Wednesday, June 11, 2008

Dan Holzman

Name, how old are you, and for how long have you been juggling?

My name is Daniel Holzman, I am 46 years old, and I have been juggling for 33 years

At what point did you know that juggling was what you wanted to do, and would make up

a critical part of your life?

Four key moments in my development as a juggler that stand out pretty strongly in my memory are:

1) Learning to juggle from “The Juggling Book by Carlo”

2) Seeing Kris Kremo on TV when I was 14

3) Going to my first IJA convention in 1980,

4) Working my first gig with Barry as the Raspyni Brothers at the King Richard’s Faire in Kenosha, WI when I was 20.

To date, what is the most unusual thing or set of things that you have juggled?

One unusual set of props I use for a routine is a blowgun, battleaxe, and a head of cabbage. I also remember a very unusual job where we were hired to cut the clothes of a Playboy Playmate by passing knives around her.

You definitely need to give us a little bit more information about how that one turned out. Details!

This was for a variety/comedy show that was on the Playboy channel many years ago. The Playmate was dressed in cut away clothing that was held together by Velcro, the producer’s idea was for us to pass machetes around her, and hit invisible strings tied to the clothes causing it to be torn off piece by piece. Barry and I tried a couple of times without any success, we ended up just cutting the clothes off first, and then passing knives around the Playmate while she stood in the middle topless. Not a bad gig!

What has your juggling career entailed so far?

I’ve worked primarily as ½ of the Raspyni Brothers. We have done Renaissance fairs, revue shows, cruise ships, comedy clubs, colleges, TV shows, opening acts for numerous celebrities, street performing festivals, basketball halftimes, and corporate performances.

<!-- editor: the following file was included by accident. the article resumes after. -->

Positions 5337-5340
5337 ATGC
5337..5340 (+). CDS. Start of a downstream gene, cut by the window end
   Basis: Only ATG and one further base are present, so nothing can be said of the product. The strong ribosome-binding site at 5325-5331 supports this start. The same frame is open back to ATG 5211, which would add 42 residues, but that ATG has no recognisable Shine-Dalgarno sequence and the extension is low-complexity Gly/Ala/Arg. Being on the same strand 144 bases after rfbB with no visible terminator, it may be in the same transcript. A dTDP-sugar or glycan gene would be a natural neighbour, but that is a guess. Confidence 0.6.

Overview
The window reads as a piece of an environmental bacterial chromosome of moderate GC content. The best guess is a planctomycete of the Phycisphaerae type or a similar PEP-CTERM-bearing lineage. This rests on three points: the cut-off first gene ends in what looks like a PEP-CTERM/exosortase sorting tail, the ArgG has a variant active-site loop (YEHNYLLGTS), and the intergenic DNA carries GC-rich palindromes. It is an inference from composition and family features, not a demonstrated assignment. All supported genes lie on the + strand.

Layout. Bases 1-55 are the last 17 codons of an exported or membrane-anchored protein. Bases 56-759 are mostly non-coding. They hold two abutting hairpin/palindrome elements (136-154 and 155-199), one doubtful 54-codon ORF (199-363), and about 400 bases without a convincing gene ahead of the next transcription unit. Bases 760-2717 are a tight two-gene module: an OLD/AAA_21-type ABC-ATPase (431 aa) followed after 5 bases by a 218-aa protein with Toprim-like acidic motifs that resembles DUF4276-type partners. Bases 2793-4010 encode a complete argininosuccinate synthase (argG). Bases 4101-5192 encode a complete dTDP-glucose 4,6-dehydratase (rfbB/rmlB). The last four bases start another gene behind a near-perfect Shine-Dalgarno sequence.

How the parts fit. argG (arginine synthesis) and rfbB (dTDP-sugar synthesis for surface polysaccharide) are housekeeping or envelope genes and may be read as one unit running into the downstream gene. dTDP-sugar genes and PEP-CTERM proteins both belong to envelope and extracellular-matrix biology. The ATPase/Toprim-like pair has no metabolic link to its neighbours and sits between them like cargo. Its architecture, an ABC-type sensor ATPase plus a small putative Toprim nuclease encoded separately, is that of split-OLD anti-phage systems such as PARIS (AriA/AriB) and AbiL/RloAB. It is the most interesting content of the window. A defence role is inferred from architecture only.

What would you consider your favorite venue to perform in having experienced so many different ones? Do you have to change your routine/material depending on where you are performing?

I have really enjoyed performing at the TED conferences in Montery. Barry and I have performed there 5 different times (our 2004 performance can be seen at The chance to interact with such a diverse group of intellectual and creative superstars is a one of a kind experience.

The answer to your second question is a definite yes, every venue has its own special requirements, and the ability to tailor your material to a specific crowd or situation is a very important one.

What accomplishments are you most proud of?

Winning two IJA team championships

Appearing three times on the Tonight Show (twice with Carson, once with Leno)

Performing for the President at Fords theatre in Washington, D.C.

Getting into the Guinness book of world records.

Doing my solo routine dropless in the IJA championships.

Receiving the Bobby May award, and the IJA Award of Excellence.

How many of each type of props do you juggle?

At my best I could do 7 balls, 5 clubs, and 6 rings. I don’t practice number juggling at all anymore.

How do you feel about the new push with young jugglers towards an emphasis on numbers juggling? Is it worth the time people put into it?

I think it’s great, the more young jugglers who put all their time into developing skills they will never be able to perform consistently on stage, while failing to learn how to make juggling entertaining to people who don’t care about juggling, the less competition I’ll have for jobs in the future.

Do you specialize in any auxiliary props or non juggling circus arts?

Tennis ball and can, Shaker cups, Golf ball bouncing on the face of a club, volcano ball, and a few other odds and ends.

Generally speaking, do you wear socks while you juggle?


At what types of venues do you usually perform?

Hotel Ballrooms

Anything amusing or unique ever happen at one of these shows?

Our show stays pretty loose, I would like to think something amusing or unique happens at every show we do.

Anything completely crazy stand out in your mind then? Aside from the Playmate incident of course.